How Afghanistan Is Not Like Iraq

by Patrick Appel

Nir Rosen, along the most compelling critics of the wars,  has a new dispatch worthy of contemplation:

My time in Afghanistan has convinced me that the U.S. is drawing the wrong conclusions from the Iraq experience. The most obvious lesson of course is not to invade and occupy another country. But in addition, none of the factors that helped reduce the violence in Iraq exist in Afghanistan. At 20 percent of the Iraqi population, Sunni Arabs could be brutally crushed by Shiites and Americans until they were forced to accept a new order. The Taliban are dominated by Pashtuns who are 40 percent of the Afghan population, the largest group. And the Taliban have every reason to feel like they are winning. Every year they control more and more of the country and reduce the ability of the Afghan government to operate anywhere. In fact now there are Taliban groups in non Pashtun areas, among Tajiks, Uzbeks and Turkmen. Moreover, the Taliban are not only Taliban these days, meaning they are not just religious students led by Mullahs, the way they were when they fought the British in the 19th Century, the Russians in the 1980s or warlords in the 1990s. Many of them are just common Afghans, farmers, villagers, who view themselves as Mujahedin.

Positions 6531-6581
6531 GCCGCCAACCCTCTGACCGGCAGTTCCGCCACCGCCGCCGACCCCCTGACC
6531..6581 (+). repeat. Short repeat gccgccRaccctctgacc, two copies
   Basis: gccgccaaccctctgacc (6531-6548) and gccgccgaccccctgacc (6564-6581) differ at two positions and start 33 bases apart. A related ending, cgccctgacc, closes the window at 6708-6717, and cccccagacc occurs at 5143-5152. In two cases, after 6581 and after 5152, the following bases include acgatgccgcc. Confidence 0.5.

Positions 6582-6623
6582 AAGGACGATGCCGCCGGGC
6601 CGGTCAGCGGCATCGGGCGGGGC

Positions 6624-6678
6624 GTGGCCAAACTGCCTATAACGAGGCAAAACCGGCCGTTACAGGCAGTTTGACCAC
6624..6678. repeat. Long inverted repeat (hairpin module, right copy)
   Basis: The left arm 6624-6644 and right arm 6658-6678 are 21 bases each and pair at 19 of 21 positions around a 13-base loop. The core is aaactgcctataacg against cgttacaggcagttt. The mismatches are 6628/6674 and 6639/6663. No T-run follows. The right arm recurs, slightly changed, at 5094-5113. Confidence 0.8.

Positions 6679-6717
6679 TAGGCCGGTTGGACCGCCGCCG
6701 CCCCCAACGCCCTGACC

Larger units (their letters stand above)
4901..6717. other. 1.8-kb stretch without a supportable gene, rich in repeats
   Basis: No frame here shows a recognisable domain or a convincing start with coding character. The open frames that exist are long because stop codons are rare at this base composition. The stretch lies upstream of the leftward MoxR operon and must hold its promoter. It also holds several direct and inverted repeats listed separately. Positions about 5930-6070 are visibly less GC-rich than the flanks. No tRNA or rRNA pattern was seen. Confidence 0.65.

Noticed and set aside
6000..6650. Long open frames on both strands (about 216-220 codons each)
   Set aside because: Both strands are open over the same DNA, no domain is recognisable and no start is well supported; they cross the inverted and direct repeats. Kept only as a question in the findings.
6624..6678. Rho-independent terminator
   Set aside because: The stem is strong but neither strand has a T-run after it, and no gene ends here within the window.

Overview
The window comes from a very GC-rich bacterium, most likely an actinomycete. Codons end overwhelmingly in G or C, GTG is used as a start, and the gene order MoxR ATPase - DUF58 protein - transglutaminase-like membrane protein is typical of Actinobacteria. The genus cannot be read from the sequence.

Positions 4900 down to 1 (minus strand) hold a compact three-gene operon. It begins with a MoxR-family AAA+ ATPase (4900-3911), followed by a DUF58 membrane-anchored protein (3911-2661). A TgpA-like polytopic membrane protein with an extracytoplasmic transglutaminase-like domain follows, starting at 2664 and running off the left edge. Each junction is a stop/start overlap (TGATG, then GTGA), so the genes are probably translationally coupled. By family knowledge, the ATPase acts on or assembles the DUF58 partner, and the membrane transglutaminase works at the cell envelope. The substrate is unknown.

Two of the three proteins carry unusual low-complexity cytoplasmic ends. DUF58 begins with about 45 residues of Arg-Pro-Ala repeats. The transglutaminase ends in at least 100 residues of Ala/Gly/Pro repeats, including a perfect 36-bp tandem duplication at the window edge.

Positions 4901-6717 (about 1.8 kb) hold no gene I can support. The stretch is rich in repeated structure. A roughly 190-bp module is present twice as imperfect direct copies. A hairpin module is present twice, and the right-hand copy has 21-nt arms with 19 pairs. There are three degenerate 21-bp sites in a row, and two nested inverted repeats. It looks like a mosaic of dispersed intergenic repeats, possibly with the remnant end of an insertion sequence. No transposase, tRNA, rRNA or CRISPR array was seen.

(Image: US Marines from 1st Battalion 8th, Bravo company open fire on Taliban fighters in the Musa Qala district of Helmand province on December 20, 2010. By Massoud Hossaini/AFP/Getty Images)